Kingdom Conquered: Scotland before Edward I's conquest of 1304 (SS) HIST4270

  • Academic Session: 2019-20
  • School: School of Humanities
  • Credits: 60
  • Level: Level 4 (SCQF level 10)
  • Typically Offered: Either Semester 1 or Semester 2
  • Available to Visiting Students: Yes
  • Available to Erasmus Students: Yes

Short Description

Our understanding of the nature of the Scottish kingdom that was conquered by Edward I, and our ability to research the people involved in the Wars of Independence and the period leading up to it, has been put on a new footing by recent research the development of specialist digital research tools: (The People of Medieval Scotland database) and This course gives you an opportunity to engage with this recent research and use these resources to understand both new and well established research methods, and to explore new approaches to studying a medieval kingdom and a pivotal period in Scottish History.


1x3hr session per week over 20 weeks as scheduled on MyCampus

This is one of the Special Subject honours options in History and may not run every year. The Special Subject options that are running this session are available on MyCampus.

Requirements of Entry

Successful completion of Junior Honours in History.

Excluded Courses





Two exams (2 hour duration) - 30% each

One essay and one research proposal (2,500 words each) - 10% each

Two seminar presentations (20 minutes) accompanied by materials as advised in course instructions - 6% each

Two responses to peer seminar presentations (written up in 300 words) - 4%

Main Assessment In: April/May

Are reassessment opportunities available for all summative assessments? Not applicable for Honours courses

Reassessments are normally available for all courses, except those which contribute to the Honours classification. For non-Honours courses, students are offered reassessment in all or any of the components of assessment if the satisfactory (threshold) grade for the overall course is not achieved at the first attempt. This is normally grade D3 for undergraduate students and grade C3 for postgraduate students. Exceptionally it may not be possible to offer reassessment of some coursework items, in which case the mark achieved at the first attempt will be counted towards the final course grade. Any such exceptions for this course are described below.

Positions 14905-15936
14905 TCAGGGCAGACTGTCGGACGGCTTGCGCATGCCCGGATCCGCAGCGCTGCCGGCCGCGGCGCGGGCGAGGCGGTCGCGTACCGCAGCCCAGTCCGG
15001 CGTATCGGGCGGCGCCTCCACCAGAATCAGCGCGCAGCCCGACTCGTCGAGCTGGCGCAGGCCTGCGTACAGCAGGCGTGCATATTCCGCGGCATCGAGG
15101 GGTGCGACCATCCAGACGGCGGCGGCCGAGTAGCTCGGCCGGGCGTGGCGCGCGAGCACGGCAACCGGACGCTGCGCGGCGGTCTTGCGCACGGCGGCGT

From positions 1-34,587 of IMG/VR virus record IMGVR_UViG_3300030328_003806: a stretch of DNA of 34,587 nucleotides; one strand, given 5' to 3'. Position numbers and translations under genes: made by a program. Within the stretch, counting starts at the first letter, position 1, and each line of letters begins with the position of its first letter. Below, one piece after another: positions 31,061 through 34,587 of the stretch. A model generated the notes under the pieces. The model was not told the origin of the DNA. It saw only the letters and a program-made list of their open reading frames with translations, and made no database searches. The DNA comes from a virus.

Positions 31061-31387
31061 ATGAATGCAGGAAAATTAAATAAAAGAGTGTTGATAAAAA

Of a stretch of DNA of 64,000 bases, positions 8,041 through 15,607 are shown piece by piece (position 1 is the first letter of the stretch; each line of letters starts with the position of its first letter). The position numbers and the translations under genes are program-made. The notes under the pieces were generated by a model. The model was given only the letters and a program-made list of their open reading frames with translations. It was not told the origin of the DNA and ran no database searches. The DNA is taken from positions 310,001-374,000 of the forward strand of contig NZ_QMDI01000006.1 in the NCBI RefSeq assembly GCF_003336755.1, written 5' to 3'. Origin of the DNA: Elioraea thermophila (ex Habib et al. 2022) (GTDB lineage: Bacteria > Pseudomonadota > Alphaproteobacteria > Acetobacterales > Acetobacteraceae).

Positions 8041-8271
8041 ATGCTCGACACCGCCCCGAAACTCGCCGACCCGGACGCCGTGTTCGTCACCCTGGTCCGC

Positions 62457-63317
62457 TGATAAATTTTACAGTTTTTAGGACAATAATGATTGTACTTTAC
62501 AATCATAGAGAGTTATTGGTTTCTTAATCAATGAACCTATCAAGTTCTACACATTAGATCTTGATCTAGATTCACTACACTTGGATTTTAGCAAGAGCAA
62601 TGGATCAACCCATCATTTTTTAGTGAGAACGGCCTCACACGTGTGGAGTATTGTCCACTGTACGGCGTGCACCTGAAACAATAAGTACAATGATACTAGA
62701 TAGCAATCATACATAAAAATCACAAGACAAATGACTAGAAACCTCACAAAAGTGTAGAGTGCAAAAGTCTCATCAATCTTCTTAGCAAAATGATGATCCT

Course Aims

This course aims to:

■ Prepare students for independent and original analysis of a complex range of evidence, including source materials, thereby developing intellectual skills which will be of benefit in a wide range of careers.

■ Develop transferrable skills including oral and written communication, the ability both to lead a group and to work as part of a group, respect for the reasoned views of others, and the ability to manage and take responsibility for one's own learning.

■ Develop graduate attributes in producing a project presentation and a written research proposal, and in using specialised digital resources to find new information and inform discussion.

■ Encourage students to develop the confidence, imagination, skills and self-discipline required to master a similarly demanding brief in the future, whether in historical research, or in any sphere of employment where these qualities are valuable.

Intended Learning Outcomes of Course

By the end of this course students will be able to:

■ Identify and explain the British context for the Wars of Independence, and the reasons for Scottish resistance to Edward I

■ Identify and explain the changes in how the 'Anglicisation' of Scotland in this period has been understood by historians, and how this relates to wider historiographical and methodological issues;

■ Identify and engage with new methodologies and approaches to primary material relating to the transformation of Scotland in this period;

■ Distinguish between, and evaluate, different types of evidence relevant to different aspects of the subject;

■ Conduct research using available digital research tools, such as the People of Medieval Scotland and the Models of Authority databases;

■ Present such understanding in clear and concise prose in exams, coursework essay/research proposal, orally in seminar presentations, and in discussion in seminars, incorporating a range of substantiating evidence.

Minimum Requirement for Award of Credits

Students must submit at least 75% by weight of the components (including examinations) of the course's summative assessment.